Thorman, 41, is contracted until 2024 and added: “I signed a relatively long-term agreement because I saw plenty on the horizon here, and still do.”
BEN COCKAYNE says the opportunity to become assistant coach at York City Knights came “out of the blue” but he is excited by the challenge.
The 39-year-old has a two-year stint at York as a player before retiring in 2019, only to be tempted back into the game by League One side Doncaster last year.
But he has now stepped back from playing for a second time thanks to one phone call from Knights head coach James Ford, looking for a replacement for previous assistant Brett Delaney following his move to Hull KR.
“It was an opportunity that came out of the blue,” said Cockayne.
“I obviously knew there was a vacancy after Brett left but I didn’t expect to get the call. I’m absolutely delighted to be coming back.
“I made my decision when I was on the phone with Fordy.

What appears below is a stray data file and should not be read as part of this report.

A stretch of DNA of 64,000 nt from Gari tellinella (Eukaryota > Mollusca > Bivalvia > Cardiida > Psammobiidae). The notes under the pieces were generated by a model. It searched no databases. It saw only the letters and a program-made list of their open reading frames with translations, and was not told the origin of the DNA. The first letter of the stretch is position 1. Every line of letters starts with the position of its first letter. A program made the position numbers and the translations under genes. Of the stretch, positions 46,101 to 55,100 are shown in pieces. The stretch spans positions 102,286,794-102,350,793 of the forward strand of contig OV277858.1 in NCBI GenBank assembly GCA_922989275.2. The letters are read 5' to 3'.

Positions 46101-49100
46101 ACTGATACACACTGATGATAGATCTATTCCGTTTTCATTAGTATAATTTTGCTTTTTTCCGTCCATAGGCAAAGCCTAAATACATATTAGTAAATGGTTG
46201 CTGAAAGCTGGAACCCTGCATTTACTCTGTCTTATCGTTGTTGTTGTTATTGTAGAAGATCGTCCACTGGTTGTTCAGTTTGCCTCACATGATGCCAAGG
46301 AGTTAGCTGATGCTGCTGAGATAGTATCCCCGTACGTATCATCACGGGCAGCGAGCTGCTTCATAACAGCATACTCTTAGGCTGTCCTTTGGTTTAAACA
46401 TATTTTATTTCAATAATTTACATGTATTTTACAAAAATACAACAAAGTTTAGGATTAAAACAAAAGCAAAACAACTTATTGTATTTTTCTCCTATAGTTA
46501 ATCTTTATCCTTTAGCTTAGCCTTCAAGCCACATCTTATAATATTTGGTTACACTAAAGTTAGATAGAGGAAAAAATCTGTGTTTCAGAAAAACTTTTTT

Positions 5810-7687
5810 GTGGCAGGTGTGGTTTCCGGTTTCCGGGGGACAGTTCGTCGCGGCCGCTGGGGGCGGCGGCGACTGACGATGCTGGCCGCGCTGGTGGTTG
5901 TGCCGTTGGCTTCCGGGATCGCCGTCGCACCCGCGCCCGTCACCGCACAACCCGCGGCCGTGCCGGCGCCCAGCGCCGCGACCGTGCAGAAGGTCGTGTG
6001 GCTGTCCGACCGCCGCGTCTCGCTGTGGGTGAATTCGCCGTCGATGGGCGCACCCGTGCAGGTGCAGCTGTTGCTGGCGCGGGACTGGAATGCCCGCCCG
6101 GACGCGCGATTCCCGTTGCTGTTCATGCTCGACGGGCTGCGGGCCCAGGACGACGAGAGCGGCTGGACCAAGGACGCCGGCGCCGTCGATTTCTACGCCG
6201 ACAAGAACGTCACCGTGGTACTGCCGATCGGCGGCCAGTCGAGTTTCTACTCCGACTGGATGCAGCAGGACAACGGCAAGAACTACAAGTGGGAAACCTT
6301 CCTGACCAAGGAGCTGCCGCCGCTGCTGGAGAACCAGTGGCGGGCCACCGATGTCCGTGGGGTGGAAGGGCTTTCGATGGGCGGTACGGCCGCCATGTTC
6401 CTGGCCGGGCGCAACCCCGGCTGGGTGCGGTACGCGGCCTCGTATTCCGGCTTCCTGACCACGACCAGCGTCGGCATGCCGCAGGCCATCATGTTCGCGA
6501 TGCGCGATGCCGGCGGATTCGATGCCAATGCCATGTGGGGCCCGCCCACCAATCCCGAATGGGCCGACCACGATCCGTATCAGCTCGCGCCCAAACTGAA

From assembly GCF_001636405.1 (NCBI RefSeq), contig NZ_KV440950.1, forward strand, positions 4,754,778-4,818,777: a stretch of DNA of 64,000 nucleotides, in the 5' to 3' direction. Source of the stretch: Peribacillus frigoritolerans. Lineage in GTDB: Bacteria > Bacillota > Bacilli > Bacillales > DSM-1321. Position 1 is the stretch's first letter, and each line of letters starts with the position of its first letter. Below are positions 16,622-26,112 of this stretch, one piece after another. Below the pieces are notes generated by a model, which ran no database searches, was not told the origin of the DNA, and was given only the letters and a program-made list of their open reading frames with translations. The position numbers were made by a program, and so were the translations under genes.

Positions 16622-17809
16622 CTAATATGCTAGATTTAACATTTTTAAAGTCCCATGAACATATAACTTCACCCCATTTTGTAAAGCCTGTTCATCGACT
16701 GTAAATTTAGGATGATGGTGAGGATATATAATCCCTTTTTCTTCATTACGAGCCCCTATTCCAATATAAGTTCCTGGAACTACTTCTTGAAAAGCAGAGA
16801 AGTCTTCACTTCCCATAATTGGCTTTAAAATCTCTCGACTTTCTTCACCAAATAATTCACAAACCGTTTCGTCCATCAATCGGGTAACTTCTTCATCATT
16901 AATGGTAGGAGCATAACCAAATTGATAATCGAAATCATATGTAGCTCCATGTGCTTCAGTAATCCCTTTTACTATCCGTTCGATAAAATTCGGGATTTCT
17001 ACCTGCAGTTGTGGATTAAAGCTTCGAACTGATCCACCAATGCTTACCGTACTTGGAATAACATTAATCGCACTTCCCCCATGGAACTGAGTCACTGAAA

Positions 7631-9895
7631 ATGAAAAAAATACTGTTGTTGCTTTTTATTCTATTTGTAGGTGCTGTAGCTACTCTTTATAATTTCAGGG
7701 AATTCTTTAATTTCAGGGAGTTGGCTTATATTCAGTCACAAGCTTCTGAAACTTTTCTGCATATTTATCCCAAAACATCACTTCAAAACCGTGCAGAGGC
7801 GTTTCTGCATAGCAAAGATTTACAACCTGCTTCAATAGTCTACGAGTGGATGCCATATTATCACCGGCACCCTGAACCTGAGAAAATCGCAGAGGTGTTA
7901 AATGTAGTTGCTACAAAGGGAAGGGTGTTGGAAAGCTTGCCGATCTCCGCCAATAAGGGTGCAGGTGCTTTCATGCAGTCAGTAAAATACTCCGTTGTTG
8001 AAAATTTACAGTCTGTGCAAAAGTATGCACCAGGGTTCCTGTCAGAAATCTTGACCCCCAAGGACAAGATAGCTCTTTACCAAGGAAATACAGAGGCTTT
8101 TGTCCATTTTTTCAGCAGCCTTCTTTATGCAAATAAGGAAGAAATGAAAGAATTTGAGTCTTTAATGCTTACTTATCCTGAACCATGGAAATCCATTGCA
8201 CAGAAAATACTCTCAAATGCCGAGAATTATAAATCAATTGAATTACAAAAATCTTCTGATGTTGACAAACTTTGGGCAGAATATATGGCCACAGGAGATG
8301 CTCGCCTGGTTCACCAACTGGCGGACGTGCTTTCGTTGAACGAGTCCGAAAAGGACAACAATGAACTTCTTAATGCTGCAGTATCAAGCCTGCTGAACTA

“When I played underneath him, I was so impressed with him as a coach and how he delivers stuff.
“I was impressed with how he gave responsibility and trust to his senior players and we always had a great relationship when I was playing under him.
“I’m really excited to work with him. There’s a strong mutual relationship there and he’s one I’ve always spoken about in good terms.
“I have no doubt that he will push on and become a really top-level coach.”
Cockayne coached Hull KR’s Under-16s after first leaving York and he added: “It’s a new challenge for me and one I’m relishing. I’ve dipped my toe in the water but it’s going to be a different experience.”